Computers and artificial intelligence have come along at an exponential rate over the past few decades, from being regarded as oversized adding machines to the point where they have played integral roles in some legitimately creative endeavours.
Can one of the world’s newest technologies successfully drive engagement around one of its oldest?
The Royal Australian Mint is hoping that an investment in mobile games technology will be able to boost interest and engagement in a product with a history that stretches back more than 2500 years.
Working with Canberra-based startup, Quizling, the Mint is developing a series of games that will serve to both educate players regarding Australia’s coins and their history, while hopefully building better engagement and driving more visitors to its Canberra facility.
According to the Mint’s general manager of sales, marketing and distribution, Mark Cartwright, the Mint engages with a wide variety of audiences, ranging from foreign governments and central banks (for whom it produces currency), to numismatists (coin collectors) and the many thousands of people that visit its site in Canberra, including 70,000 school children.
“Typically, those people have less than an hour here onsite to take in all that we have to communicate to them,” Cartwright says. “Coinage has been around for tens of thousands of years, and we have the opportunity here to be able to both preserve and create Australian history on coins.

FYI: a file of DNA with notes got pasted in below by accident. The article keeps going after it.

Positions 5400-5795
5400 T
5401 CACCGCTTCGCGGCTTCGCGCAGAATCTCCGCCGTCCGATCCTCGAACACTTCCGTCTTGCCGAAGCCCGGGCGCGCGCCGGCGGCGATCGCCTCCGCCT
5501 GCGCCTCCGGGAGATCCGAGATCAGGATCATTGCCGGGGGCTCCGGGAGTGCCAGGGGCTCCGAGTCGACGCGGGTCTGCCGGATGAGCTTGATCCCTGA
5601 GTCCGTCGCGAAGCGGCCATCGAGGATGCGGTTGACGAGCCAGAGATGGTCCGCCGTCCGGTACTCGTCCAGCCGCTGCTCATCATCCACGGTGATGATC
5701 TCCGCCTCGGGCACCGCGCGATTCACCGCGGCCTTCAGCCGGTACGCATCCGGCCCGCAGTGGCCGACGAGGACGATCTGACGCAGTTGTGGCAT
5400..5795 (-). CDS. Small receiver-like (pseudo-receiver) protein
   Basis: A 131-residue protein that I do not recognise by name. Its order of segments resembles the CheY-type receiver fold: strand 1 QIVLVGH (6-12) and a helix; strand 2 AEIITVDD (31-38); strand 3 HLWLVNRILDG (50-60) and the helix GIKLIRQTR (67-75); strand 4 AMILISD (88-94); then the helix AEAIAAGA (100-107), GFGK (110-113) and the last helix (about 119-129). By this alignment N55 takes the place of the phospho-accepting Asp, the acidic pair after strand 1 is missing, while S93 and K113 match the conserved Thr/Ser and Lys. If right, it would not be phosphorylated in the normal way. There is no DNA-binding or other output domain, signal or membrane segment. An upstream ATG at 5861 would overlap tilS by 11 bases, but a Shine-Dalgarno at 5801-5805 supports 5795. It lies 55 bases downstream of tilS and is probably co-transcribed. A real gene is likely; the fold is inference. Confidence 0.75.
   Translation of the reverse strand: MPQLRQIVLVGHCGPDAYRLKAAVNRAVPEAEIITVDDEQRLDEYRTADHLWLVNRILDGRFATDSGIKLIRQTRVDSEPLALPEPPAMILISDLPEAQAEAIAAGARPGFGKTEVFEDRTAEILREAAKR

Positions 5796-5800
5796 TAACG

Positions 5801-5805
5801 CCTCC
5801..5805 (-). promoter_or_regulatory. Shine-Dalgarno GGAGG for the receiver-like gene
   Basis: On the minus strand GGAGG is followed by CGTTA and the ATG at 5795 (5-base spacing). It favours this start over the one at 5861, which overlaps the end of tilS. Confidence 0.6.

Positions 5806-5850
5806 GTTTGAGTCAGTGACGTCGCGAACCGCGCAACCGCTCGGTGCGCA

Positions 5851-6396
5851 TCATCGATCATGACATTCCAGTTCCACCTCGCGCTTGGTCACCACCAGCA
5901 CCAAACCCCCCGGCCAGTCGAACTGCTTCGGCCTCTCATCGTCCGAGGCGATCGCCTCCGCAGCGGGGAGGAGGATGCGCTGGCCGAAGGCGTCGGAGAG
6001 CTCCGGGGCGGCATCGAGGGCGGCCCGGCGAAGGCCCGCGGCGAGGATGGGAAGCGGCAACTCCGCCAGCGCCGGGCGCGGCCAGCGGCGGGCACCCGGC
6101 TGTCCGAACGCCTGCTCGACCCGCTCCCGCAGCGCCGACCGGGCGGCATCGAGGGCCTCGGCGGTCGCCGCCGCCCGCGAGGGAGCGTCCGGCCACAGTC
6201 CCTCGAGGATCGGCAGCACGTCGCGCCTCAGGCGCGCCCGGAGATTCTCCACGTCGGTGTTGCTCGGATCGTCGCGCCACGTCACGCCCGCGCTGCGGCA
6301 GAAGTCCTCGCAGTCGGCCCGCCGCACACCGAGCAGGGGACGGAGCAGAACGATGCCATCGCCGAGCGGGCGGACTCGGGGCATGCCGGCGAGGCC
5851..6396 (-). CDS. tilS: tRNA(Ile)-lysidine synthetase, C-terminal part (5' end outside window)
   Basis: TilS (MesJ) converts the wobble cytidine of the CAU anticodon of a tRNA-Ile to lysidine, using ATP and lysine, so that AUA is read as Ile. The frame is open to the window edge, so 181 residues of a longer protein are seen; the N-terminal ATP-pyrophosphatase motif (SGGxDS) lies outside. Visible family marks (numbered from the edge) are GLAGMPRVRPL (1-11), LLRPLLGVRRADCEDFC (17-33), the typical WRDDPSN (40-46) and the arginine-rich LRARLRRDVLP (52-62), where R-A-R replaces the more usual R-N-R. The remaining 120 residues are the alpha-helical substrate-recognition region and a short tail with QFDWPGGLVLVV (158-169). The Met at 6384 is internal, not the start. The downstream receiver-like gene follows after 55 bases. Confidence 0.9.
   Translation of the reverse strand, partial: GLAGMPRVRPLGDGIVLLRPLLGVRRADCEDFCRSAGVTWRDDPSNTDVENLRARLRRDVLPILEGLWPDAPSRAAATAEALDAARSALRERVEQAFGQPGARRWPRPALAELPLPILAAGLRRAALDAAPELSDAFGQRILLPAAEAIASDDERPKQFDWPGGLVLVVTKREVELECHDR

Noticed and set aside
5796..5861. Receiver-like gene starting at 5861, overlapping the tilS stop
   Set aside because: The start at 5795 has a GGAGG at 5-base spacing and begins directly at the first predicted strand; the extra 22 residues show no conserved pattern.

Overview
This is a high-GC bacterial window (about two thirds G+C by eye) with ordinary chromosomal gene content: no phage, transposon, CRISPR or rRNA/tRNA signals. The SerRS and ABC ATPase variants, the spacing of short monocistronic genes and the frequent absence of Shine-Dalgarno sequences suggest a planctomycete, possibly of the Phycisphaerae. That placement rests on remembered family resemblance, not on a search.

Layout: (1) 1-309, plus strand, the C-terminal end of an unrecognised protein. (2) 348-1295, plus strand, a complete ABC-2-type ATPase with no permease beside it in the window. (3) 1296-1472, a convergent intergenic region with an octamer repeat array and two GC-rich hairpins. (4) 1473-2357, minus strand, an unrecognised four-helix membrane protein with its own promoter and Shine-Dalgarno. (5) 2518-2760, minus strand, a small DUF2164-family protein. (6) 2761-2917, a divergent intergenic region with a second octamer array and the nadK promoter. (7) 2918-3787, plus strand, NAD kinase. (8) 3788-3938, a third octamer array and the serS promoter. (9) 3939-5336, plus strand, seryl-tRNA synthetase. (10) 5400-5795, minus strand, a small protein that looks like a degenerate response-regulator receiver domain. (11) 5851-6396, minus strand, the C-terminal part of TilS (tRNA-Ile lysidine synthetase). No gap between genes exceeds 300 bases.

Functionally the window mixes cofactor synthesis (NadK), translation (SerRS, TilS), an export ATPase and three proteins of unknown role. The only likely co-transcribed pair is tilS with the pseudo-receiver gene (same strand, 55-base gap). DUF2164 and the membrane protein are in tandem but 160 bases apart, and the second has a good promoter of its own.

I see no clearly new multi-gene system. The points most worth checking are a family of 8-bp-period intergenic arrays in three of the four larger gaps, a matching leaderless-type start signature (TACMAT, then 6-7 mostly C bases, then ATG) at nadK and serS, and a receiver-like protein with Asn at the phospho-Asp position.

“As a convenient and contemporary way of adding value to that tourism product, the Quizling app enables us to put coins and coin-related knowledge on to people’s phones for them to take away, and hopefully create that enduring relationship and advocate to come and visit the Mint to people back in their own community.”
The Mint began working with Quizling in November of last year, having been originally introduced at a Canberra innovation hub earlier in 2015. The first fruits of that partnership are due to be released imminently, initially targeting school children that have visited the Mint.
“What we would like to see is for teachers to use this as a vehicle to solidify some of the learning and content that has been consumed while at the Mint,” Cartwright says. “We would envisage that the teacher can debrief the visit by encouraging students to jump on their device, and go through these fun quizzes as a learning opportunity.”
In addition to the Mint creating quizzes, Cartwright says the Quizling app also enables users to create and share their own quizzes, with results tallied and compared in a leader board.
The Mint is not the only cultural institution that sees the value of games as a means of building engagement. Other Quizling clients include the National Gallery of Australia, the National Library of Australia, and the National Sports Museum.
“As Quizling continues to get support across other businesses and organisations, I can see a burgeoning community evolving where you can jump on and start to learn about a whole range of different subject matter,” Cartwright says.
Future plans include using Quizling to push content out to users to raise awareness of events of exhibitions.
“It provides a great conduit between us and people who have come to visit the Mint, and hopefully results in some ongoing conversations where we can learn a little more about those visitors, what they liked, and what they didn’t like,” Cartwright says.